There’s a reason why the National Football League is often referred to as the “Not For Long” league. Just ask Indianapolis Colts backup quarterback Drew Stanton.
A part-time starter for most of his five seasons (2007-11) with the Detroit Lions, Stanton thought he had hit the jackpot — both figuratively and literally — when he signed a one-year, $1.25 million deal with the New York Jets last March.
Stanton figured he had made the right move for him and his family. After turning down more lucrative offers from the Tampa Bay Buccaneers and Kansas City Chiefs, as well as a chance to remain with the Lions, he would be the primary backup to New York starting quarterback Mark Sanchez.
The former Michigan State signal caller would be in position to replace Sanchez if needed. But the situation changed quickly.
Within a week of joining the Jets, however, the team added Tim Tebow to the mix in a trade with the Denver Broncos. Now it appeared as if Stanton would be the odd man out. It didn’t take long for him to see the handwriting on the wall. And he wanted out just as quickly as he wanted in.
“As soon as free agency started, I got a call from the quarterback coach, [general manager Mike Tannenbaum] and [coach Rex Ryan]. They all wanted me to take a visit. I went on a visit and met everybody in the organization. I felt really comfortable about the entire situation and the way they laid it out to me. Flew home the next day and felt really good about the situation that I was going to embark on. Started looking at houses and started doing all of that stuff,” he recalled this week.
“I thought I was going there. I was told that if I signed, Mark was the starter, I was the backup and [Greg] McElroy was the third [quarterback]. I just took them on their word. And then talks started happening about Tebow coming in and doing that. Once it was became finalized and that [Tebow] was going to run Wildcat [offense] and he’s going to be doing special teams stuff.”
Stanton also knew what the fan reaction would be if Sanchez were to struggle.
“If things start going south and it turns into a popularity contest, I don’t know anybody that is going to beat Tim Tebow in a popularity contest. He dominates ESPN as it is,” he voiced. “So I talked to [the Jets] and they said ‘If we can just kind of keep this quiet, we’re going to find the best possible situation for you.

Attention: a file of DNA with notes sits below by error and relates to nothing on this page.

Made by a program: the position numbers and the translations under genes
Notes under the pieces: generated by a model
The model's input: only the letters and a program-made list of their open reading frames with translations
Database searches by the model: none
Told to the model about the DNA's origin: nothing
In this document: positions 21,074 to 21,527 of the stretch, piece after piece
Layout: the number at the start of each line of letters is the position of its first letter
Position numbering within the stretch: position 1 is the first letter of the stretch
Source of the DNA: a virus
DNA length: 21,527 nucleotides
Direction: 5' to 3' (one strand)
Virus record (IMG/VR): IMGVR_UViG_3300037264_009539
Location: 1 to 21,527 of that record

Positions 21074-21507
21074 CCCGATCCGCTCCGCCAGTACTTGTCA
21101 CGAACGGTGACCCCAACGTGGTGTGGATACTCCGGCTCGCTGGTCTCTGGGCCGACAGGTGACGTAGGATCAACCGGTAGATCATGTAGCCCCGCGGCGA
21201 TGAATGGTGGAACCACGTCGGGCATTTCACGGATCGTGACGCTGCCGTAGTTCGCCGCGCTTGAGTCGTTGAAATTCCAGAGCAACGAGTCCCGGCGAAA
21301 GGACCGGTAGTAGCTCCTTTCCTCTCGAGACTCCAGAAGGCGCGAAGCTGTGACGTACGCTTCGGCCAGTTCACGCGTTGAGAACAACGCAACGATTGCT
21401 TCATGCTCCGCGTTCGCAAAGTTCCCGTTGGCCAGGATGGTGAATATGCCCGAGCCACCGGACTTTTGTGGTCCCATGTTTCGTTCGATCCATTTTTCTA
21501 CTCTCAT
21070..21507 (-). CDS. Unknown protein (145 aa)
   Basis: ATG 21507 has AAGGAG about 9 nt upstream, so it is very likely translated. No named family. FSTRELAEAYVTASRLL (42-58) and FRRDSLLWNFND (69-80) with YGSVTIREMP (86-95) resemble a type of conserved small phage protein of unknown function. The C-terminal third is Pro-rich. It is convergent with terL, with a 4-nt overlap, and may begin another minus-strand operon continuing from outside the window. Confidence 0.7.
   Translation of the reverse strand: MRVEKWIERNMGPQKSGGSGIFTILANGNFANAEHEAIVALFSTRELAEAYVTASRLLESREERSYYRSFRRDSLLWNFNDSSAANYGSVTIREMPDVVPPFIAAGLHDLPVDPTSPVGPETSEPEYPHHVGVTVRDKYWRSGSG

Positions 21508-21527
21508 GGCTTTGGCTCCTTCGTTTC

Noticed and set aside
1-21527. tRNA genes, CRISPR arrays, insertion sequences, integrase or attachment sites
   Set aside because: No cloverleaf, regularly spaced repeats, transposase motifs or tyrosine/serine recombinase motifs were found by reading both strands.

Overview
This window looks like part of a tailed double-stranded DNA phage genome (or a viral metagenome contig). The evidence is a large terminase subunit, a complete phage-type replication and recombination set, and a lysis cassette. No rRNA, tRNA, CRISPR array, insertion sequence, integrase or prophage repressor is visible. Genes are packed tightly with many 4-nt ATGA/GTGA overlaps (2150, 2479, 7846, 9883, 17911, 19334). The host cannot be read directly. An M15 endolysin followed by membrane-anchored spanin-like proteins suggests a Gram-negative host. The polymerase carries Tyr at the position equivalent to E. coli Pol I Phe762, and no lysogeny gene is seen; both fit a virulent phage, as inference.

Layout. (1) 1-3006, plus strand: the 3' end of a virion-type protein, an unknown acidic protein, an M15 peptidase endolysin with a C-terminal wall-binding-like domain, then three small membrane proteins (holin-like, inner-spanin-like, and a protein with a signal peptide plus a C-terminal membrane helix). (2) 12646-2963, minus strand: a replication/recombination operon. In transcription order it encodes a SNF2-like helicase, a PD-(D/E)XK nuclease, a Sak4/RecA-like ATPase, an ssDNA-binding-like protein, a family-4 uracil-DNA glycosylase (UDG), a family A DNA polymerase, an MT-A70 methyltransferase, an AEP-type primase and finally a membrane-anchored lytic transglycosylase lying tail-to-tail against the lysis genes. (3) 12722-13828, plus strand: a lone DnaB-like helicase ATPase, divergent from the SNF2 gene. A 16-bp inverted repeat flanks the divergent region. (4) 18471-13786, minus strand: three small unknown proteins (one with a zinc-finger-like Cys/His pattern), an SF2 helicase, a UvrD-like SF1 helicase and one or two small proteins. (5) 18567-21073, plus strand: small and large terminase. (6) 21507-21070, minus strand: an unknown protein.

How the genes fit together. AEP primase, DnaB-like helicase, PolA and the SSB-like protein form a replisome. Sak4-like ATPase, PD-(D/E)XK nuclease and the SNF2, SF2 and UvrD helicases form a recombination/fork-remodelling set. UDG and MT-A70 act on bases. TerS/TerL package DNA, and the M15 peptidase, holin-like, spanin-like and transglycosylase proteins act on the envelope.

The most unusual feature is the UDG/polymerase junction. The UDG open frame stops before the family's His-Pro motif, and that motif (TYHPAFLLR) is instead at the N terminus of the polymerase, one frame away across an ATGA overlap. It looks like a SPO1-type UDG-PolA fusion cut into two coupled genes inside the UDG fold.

“Your agent has sent over a list of teams and Indianapolis happened to be on the top of that list. I’m a firm believer that things happen for a reason. And I couldn’t be happier to be a part of this organization and call all these guys my teammates.”
Seven days after agreeing to a deal with New York, Stanton arrived in Indianapolis. And he couldn’t be happier about how things eventually worked out. The Colts had traded a sixth-round pick from last spring’s draft to New York in exchange for the quarterback and a seventh-round pick in the same draft.
“It was a business decision [by the Jets to trade for Tebow]. To [New York team officials] upholding what they said, they helped me find a situation that I could still pursue what I wanted to and establish myself as a backup in this league. It’s just a matter of moving on,” Stanton said.
“I got a chance to come in here and got all these reps in the spring. Now I have a quarterback room that is really a strong room where everybody kind of settled into their roles. We can go out there and prepare [rookie quarterback] Andrew [Luck] throughout the week and allow him to put his best foot forward on Sundays.”
Colts vs. Jets
The game plan
Keep up the good that the Indianapolis Colts started in the second half of the Green Bay game. Indianapolis played with an up-tempo style on offense and got their pass rush untracked defensively over the final two quarters in the win over the Packers.
The Colts figure to stay up-tempo on offense, using a no-huddle attack for approximately 80 percent of last week's game. Those numbers will most likely same about the same, although Indianapolis would also like to pick up where the team left off in the running game. The key will be pass protection against a pretty aggressive New York defensive unit.
Defensively, the Colts have five sacks in the win over Green bay, with four of those occurring in the second-half rally. Indianapolis wants to keep the pressure on this week, especially since the Jets' quarterbacking situation is tenuous at best.
Colts QB Andrew Luck vs. Jets pass defense — Luck has been on a roll of late. He still hasn't played like a rookie, although the Jets defense is expected to throw up quite a few roadblocks this week. Indianapolis is averaging 286.3 yards per game passing. New York is allowing 199.8 yards per game. Both units are ranked sixth in the league in their respective categories.
Jets QB Mark Sanchez vs. Colts DE Cory Redding — Sanchez has been inconsistent so far this season. But he is good enough to break out of his struggles at any time. He hurt the Colts the last time these two teams met with New York posting a 17-16 win in an AFC Wildcard playoff game on Jan. 8, 2011.
Colts WR Reggie Wayne vs. Jets CB Antonio Cromartie. A classic matchup. Wayne is off to his best start of his career, catching a team-high 36 passes for 506 yards and two touchdowns. He is averaging 14.1 yards per reception. It's his highest yards per catch average since 2007 (14.5). Cromartie is a big, physical cornerback who has given Indianapolis fits since coming into the league. He has a team-leading two interceptions this season.
67th regular-season meeting. The Colts lead series, 40-26.